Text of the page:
yes it is
Building its cities
The US wouldn’t look the way it does if it weren’t for a Muslim, Fazlur Rahman Khan. The Dhaka-born Bangladeshi-American was known as the “Einstein of structural engineering”. He pioneered a new structural system of frame tubes that revolutionised the building of skyscrapers. That system consisted of, as he once described it, “three, four, or possibly more frames, braced frames, or shear walls, joined at or near their edges to form a vertical tube-like structural system capable of resisting lateral forces in any direction by cantilevering from the foundation”.
The result was a new generation of skyscrapers that reduced the amount of steel necessary in construction and changed the look of American cityscapes. Islamist terrorists may have blown up the World Trade Center, but without Khan’s innovation of the framed tube structure, the twin towers probably wouldn’t have been constructed in the first place. Nor would the John Hancock tower, with its distinctive exterior X-bracing (devised by Khan) or the Sears tower (also made possible by Khan’s variant on the tube structure concept, the system was the so-called “bundled tube”) both in Chicago. The Sears Tower was for nearly 25 years from 1973, at 108 stories and 1,451ft (442m), the tallest building in the world. Khan died in 1982, but his innovations have proved key for future skyscrapers – including the 2009 Trump International Hotel and Tower in Chicago.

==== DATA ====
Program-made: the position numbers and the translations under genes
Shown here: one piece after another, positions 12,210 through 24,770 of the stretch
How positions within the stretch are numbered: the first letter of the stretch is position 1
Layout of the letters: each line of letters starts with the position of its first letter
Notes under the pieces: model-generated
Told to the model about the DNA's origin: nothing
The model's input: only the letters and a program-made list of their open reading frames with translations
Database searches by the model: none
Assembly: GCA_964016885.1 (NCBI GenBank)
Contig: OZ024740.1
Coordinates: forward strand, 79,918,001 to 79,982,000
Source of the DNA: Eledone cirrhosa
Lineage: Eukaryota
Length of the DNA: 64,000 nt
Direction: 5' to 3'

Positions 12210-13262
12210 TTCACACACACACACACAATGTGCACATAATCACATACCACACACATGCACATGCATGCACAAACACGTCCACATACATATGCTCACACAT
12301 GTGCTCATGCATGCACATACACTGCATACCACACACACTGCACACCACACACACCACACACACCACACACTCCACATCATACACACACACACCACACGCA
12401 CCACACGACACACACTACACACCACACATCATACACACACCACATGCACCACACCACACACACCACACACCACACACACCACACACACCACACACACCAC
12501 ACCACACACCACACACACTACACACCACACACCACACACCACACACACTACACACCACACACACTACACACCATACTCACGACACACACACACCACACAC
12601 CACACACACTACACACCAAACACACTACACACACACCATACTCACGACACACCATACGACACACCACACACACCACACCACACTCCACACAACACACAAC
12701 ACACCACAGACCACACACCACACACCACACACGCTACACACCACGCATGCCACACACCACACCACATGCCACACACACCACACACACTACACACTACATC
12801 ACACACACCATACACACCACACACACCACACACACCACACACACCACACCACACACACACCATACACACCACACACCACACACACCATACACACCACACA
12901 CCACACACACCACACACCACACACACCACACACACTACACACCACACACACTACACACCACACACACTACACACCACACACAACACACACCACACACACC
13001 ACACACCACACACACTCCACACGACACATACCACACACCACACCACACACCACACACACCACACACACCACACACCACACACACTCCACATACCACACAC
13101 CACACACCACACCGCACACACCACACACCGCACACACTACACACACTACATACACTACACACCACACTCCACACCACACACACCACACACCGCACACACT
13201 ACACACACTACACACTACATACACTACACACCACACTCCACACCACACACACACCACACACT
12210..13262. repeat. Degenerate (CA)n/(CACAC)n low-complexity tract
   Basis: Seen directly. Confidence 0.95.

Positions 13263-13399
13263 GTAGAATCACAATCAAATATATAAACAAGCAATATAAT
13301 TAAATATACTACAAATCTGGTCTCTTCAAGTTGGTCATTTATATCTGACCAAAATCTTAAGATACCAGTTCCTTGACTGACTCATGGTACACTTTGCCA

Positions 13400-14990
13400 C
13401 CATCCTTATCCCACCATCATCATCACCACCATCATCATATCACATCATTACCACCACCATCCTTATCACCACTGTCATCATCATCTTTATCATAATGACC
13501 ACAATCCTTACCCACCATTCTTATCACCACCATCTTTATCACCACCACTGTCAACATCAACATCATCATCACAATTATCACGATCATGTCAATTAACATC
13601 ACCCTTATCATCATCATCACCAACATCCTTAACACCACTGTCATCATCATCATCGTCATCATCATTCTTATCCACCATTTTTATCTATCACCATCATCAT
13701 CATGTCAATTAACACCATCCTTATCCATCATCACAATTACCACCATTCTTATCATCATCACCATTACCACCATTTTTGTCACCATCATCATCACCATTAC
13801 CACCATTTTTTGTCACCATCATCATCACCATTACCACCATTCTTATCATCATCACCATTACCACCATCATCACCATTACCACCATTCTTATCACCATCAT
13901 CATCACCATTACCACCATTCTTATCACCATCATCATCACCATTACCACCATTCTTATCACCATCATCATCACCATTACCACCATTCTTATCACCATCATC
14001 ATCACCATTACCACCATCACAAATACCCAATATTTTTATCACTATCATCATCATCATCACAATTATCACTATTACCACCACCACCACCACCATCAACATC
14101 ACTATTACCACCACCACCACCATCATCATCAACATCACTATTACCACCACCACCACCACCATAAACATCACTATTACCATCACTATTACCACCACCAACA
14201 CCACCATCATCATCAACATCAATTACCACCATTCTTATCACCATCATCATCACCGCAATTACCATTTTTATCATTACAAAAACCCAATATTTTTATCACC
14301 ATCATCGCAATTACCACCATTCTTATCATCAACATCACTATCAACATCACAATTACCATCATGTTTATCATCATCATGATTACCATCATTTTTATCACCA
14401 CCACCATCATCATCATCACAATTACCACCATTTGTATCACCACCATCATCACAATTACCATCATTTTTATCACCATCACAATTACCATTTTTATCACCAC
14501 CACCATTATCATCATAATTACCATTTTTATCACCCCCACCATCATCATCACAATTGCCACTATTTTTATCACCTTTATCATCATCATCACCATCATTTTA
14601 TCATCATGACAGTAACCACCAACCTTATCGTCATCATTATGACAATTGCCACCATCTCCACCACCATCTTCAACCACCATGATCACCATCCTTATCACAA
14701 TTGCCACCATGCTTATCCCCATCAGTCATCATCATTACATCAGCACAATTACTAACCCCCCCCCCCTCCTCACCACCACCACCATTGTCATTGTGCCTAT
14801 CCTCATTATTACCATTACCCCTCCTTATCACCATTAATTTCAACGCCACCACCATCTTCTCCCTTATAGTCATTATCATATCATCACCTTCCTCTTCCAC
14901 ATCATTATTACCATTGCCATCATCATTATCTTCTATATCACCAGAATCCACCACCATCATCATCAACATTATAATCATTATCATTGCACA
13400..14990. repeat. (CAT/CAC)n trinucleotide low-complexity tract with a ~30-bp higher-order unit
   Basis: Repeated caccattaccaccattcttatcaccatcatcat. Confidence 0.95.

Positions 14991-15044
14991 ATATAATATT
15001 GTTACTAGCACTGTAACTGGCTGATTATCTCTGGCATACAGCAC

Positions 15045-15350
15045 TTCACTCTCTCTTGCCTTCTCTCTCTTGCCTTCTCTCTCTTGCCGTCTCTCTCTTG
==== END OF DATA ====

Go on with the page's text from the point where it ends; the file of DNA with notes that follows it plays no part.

Among other buildings on which Khan served as structural engineer is US Bank Centre in Milwaukee and the Hubert H Humphrey Metrodome in Minneapolis. He also worked on the United States Air Force Academy in Colorado, where officers are trained. If it weren’t for this Muslim, arguably, the US air force wouldn’t be quite so good at its work that, as we know, sometimes involves bombing other countries, some of them populated chiefly by Muslims.